Beckfield, Jason, Sigrun Olafsdottir, and Benjamin Sosnaud. 2013. “Healthcare Systems in Comparative Perspective: Classification, Convergence, Institutions, Inequalities, and Five Missed Turns.” Annual Review of Sociology 39: 127-146. Publisher's Version Abstract
This article reviews and evaluates recent comparative social science scholarship on healthcare systems. We focus on four of the strongest themes in current research: (a) the development of typologies of healthcare systems, (b) assessment of convergence among healthcare systems, (c) problematization of the shifting boundaries of healthcare systems, and (d) the relationship between healthcare systems and social inequalities. Our discussion seeks to highlight the central debates that animate current scholarship and identify unresolved questions and new opportunities for research. We also identify five currents in contemporary sociology that have not been incorporated as deeply as they might into research on healthcare systems. These five missed turns include emphases on social relations, culture, postnational theory, institutions, and causal mechanisms. We conclude by highlighting some key challenges for comparative research on healthcare systems.

Scholars have long noted how migration streams, once initiated, obtain a self-feeding character. Studies have attributed this phenomenon – the cumulative causation of migration – to expanding social networks that connect migrants in destination to individuals in origin. Studies however, often disagree on how social networks influence migration decisions. While many establish a positive association between individuals’ ties to prior migrants and their migration propensities, only few acknowledge that multiple social mechanisms might account for these interdependencies. To address this issue, we adopt a typology developed by DiMaggio and Garip (2012) and consider three mechanisms by which social ties may influence individuals’ migration choices. We study the prevalence of these mechanisms in the Mexico-US migration context using a mixed methods approach. First, analyzing data from more than 90,000 individuals surveyed by the Mexican Migration Project (MMP) we establish the presence of network effects in migration and test how prior migrants in the family or community increase individuals’ migration propensities, and whether prior migrants reduce the effect of economic or political indicators on migration propensities. Second, we analyze qualitative data from 120 in-depth interviews to determine the different mechanisms that lead to interdependencies in individuals’ migration choices. We thus provide a deeper understanding of migration as a social process, which we contend is crucial for anticipating future flows and policy responses.

Linos, Elizabeth. 2013. “Do Conditional Cash Transfers Shift Votes? Evidence from the Honduran PRAF.” Electoral Studies 32: 864-874. Abstract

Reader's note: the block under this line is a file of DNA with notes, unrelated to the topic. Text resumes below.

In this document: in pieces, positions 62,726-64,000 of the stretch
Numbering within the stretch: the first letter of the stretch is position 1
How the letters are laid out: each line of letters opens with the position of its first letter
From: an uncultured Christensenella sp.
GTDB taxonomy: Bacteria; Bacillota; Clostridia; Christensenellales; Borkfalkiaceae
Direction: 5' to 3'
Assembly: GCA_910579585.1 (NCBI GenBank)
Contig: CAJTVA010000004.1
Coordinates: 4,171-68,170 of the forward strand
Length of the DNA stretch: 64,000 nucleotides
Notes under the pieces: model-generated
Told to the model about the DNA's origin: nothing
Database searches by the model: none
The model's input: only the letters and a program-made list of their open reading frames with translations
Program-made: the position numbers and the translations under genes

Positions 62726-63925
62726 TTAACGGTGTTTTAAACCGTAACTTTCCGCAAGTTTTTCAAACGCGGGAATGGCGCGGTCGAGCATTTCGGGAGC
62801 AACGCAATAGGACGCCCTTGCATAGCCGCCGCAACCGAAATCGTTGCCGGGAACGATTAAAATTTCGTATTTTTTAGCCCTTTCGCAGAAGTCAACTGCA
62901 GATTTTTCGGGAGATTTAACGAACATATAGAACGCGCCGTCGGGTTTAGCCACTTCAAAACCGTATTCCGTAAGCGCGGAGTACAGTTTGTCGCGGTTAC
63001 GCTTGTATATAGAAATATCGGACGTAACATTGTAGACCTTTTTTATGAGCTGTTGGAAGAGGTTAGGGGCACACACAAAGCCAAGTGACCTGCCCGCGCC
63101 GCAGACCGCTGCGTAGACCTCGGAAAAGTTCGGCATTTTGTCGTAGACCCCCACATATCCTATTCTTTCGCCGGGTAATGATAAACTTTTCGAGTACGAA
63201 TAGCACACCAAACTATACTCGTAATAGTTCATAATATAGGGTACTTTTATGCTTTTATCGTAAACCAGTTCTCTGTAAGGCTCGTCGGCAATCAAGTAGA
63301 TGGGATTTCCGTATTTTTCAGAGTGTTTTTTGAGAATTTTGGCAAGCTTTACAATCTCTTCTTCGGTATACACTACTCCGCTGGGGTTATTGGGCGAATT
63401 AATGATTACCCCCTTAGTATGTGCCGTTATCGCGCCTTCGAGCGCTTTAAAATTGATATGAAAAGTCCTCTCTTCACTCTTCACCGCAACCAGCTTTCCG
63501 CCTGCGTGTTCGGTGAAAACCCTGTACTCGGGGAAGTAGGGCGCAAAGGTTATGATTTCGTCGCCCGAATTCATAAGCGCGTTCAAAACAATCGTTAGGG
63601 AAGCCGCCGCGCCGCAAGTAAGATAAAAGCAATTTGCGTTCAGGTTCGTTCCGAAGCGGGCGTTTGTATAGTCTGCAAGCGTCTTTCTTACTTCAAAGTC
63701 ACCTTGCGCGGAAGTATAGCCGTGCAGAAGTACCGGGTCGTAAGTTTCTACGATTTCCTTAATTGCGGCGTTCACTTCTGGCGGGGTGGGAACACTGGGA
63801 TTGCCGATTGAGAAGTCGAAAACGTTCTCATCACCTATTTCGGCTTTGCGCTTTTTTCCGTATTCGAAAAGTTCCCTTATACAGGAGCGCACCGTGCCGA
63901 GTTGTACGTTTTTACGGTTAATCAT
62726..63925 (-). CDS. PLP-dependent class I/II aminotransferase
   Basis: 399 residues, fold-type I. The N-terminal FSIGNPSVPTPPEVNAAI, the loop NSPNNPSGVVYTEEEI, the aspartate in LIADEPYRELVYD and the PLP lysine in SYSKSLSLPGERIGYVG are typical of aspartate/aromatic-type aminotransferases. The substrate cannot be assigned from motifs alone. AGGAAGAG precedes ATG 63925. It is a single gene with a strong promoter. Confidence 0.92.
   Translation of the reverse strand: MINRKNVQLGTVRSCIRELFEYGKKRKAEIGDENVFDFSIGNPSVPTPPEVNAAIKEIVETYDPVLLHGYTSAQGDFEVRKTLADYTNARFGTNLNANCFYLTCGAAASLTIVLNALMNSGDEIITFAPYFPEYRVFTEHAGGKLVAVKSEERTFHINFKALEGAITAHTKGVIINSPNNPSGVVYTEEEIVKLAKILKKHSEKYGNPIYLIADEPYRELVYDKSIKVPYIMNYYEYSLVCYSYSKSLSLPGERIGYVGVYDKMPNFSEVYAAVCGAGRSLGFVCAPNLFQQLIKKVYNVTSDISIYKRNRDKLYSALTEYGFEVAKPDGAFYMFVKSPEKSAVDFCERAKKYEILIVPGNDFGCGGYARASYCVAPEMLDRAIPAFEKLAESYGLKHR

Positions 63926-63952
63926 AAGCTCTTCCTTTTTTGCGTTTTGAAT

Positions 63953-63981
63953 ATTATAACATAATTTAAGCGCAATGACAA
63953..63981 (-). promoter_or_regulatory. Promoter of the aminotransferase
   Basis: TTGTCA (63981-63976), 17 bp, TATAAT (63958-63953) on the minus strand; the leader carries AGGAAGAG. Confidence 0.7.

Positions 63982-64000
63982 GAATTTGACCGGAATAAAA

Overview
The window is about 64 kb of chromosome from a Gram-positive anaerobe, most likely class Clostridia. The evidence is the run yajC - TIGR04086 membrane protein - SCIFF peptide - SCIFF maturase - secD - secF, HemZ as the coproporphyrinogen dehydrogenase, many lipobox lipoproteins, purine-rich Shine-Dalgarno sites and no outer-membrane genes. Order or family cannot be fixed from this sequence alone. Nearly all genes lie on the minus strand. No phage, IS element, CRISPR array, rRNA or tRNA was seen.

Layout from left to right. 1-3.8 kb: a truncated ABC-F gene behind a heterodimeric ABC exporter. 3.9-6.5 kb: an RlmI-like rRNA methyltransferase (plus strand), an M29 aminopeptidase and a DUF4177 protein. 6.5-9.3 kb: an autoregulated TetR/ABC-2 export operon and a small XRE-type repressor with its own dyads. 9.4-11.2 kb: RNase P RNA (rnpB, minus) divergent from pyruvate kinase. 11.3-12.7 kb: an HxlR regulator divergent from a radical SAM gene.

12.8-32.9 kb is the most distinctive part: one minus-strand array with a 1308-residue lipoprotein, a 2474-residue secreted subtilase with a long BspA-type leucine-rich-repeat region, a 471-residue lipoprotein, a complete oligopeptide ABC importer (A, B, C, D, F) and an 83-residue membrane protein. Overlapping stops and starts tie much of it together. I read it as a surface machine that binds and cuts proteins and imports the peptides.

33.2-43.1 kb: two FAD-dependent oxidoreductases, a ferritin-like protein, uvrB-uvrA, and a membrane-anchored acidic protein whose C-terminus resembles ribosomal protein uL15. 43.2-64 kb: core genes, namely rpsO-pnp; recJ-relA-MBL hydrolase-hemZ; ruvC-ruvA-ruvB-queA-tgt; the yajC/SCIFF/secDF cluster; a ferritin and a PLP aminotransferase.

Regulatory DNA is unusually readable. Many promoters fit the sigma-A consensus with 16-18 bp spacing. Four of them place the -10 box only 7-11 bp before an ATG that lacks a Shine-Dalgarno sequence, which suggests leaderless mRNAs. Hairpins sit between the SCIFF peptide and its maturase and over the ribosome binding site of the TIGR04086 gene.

How do national social programs influence local voting? This study utilizes the experimental set up of a conditional cash transfer program to show that small, targeted cash transfers can have large electoral effects. The Honduran PRAF program allocated an average of $18 per capita per year to poor households within municipalities that were randomly assigned to receive the program. Although the program was administered at the national level, the program increased an incumbent mayor’s re-election probabilities by 39%, without significantly influencing voting behavior in presidential elections. Moreover, the evidence suggests that transferring cash to poor households were more effective at increasing political support than interventions providing public goods for poor villages.
Hertel-Fernandez, Alexander. 2013. “Dismantling Policy through Fiscal Constriction: Examining the Erosion in State Unemployment Insurance Finances.” Social Service Review 87. The University of Chicago Press: pp. 438-476. Publisher's Version Abstract
Abstract A common proposition in welfare state research is that programs financed through dedicated payroll taxes tend to be more durable. This article examines American unemployment insurance (UI) as an exception to this proposition. UI is a self-financed social insurance program whose benefits have been dismantled over time because of an inability to maintain a constant revenue base. The study first examines the long-run decline in UI finances and concludes that changes in UI taxes are associated with the largest declines in state finances. It then examines why more states have not pursued reforms to strengthen UI finances and finds that opponents of more generous UI benefits have generally succeeded in preventing such measures, thus constricting UI finances and gradually retrenching benefits. These findings have implications for those seeking to improve UI solvency, as well as for the study of welfare state retrenchment more generally.